Milking routine 1: Stimulation and teat preparation

Milking routine: preparation

The secretion of milk depends exclusively on pituitary hormones. Milk is synthesised from components that reach the mammary gland through the bloodstream and accumulates in the alveoli.

Milk ejection is an active function that responds to both hormonal and nervous stimuli. After a mechanical stimulus (calf or milking machine), oxytocin is released and myoepithelial cells contract, thus leading to milk ejection. For this process to take place, it is essential that the animal is calm, without any signs of stress. Adrenaline, a stress hormone, is a strong oxytocin antagonist and so stops the milk let down. Stressful situations such as the ones listed below are detrimental for farmer (less milk harvested), cow (teats longer exposed to vacuum) and milker (milking shifts last longer).

  • Uncomfortable conditions in the waiting area (steep slopes or too much time spent in the area).
  • Harsh treatment to the animals while entering the milking parlour.
  • Poor use of electric prods.
  • Erratic voltage (static current in the milking parlour essentially due to a deficient earth wire).

Teat preparation

In order for a cow to be milked, her teats should be clean, dry and well stimulated. The person in charge of the milking process should wear disposable gloves in order not to contribute to increasing the bacterial load with a bare hand. Human beings are an important reservoir of microorganisms that cause mastitis, as pathogens such as S. aureus or S. agalactiae accumulate in the creases of our skin (the latter can survive on our hands for more than 10 days). There is no such thing as a sterile teat; a good milking preparation is therefore necessary and will be more succesful if cow enters the parlour already with visually clean udder and teats.

The teats can first be cleaned and stimulated without using any product. This involves discarding the first streams of milk (stripping) and then cleaning the teats with individual towels. dried up dirt can be removed with a wet towel, by rubbing towards the tip of the teat. Direct application of water from a hose should be avoided, as it will also reach the rest of the udder or other parts of the cow, increasing the likelihood of bacterial contamination from these (dirty) areas. 

It is recommended to apply a disinfectant, provided the teats are clean (desinfecting dirt is quite inefficient). It acts rapidly (25-30 seconds) and can be applied by means of a spray or using a cup, always ensuring the whole surface of the teat is covered. In general, pre-dips are used to prevent both contagious and environmental mastitis. Once the predip is applied, the first streams of milk are discarded. It is recommended to strip the milk into a dark container so that abnormalities in the milk can be easily detected. With this practice, called "stripping", it is possible to:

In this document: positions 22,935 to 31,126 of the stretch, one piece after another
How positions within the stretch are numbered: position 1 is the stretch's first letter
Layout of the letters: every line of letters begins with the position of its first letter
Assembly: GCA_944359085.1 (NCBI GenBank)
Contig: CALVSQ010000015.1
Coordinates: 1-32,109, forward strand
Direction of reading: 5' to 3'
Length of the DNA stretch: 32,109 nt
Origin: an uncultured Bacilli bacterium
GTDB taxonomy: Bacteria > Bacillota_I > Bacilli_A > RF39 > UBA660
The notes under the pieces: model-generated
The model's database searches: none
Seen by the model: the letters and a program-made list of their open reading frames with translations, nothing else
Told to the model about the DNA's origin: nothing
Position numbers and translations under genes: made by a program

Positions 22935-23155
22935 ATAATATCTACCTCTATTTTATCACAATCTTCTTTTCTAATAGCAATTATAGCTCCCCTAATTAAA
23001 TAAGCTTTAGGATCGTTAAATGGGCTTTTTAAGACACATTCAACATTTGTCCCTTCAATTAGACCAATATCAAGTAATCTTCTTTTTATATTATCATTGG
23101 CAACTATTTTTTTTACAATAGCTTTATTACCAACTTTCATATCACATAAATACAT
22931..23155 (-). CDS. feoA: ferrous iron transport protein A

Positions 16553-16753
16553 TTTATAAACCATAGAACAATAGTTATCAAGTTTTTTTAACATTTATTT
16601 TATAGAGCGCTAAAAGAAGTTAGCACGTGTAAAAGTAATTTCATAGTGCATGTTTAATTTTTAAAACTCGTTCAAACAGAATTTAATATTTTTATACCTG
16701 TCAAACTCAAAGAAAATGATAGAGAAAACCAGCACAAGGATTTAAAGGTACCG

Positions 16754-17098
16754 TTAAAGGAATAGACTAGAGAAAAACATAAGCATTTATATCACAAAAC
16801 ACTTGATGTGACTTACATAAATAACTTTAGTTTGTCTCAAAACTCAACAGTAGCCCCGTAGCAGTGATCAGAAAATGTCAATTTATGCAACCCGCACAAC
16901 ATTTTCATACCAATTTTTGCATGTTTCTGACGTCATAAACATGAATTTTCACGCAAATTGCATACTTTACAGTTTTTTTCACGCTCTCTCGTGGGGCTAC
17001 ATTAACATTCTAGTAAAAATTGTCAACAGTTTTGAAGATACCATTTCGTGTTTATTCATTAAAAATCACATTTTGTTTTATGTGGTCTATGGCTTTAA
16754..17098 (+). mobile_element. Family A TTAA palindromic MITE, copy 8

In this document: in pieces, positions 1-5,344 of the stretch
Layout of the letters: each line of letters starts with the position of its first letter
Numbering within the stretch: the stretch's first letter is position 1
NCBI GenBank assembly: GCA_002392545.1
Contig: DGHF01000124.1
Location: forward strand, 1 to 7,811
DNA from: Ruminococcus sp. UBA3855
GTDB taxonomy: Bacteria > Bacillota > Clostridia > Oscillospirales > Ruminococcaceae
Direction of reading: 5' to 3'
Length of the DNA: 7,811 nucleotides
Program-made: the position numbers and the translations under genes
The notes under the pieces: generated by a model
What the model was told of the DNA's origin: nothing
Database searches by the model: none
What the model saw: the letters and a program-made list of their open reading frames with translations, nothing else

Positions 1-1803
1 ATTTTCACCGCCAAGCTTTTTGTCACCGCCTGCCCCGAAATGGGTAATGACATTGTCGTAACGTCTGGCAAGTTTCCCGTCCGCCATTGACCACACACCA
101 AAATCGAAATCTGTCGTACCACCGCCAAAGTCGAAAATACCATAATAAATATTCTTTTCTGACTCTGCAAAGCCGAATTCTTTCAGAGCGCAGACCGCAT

• Evaluate a possible case of mastitis.
  • Discard the first streams of milk (higher load of bacteria and higher cell count)
  • Stimulate the teats to induce oxytocin release.

After removal of the disinfectant from the whole surface of the teat and sphincter, the skin – particularly that of the teat sphincter – is dried with individual paper towels.
The milking cluster should be placed in the 90 seconds after stimulation. A lack of stimulation will cause trauma at the tip of the teat, since it will be longer exposed to hihger levels of vacuum. 

Most common disinfectants

  • Iodophors: These are usually formulated at 0.25-1 % and with a pH of 4.5. They give good results against staphylococci, coliform bacteria, spores, fungi and some species of streptococci. Their antimicrobial action is based on oxidation, so the free iodine concentration, responsible for the oxidising action, should be taken into account.
  • PVP (polyvinylpyrrolidone): 2,500-5,000 ppm. Pure or diluted.
  • Chlorhexidine: gluconate or digluconate, at 0.35-0.55 %. It is also used against coliform and contagious bacteria and esculin-positive streptococci. Its action involves precipitation of the cytoplasm, proteins and macromolecules. It has traditionally been characterised as easy to contaminate by pathogens such as Serratia and species of Pseudomonas.
  • Dodecylbenzenesulfonic acid (DDBSA): against S. uberis. Its action involves the denaturation of proteins in the microbial cells, the inactivation of enzymatic systems and the destruction of cell membranes.
  • Chlorine derivatives: sodium hypochlorite, sodium dichloroisocyanurate and acidified sodium chlorite. These components must be used rapidly once they are reconstituted due to their short shelf-life.
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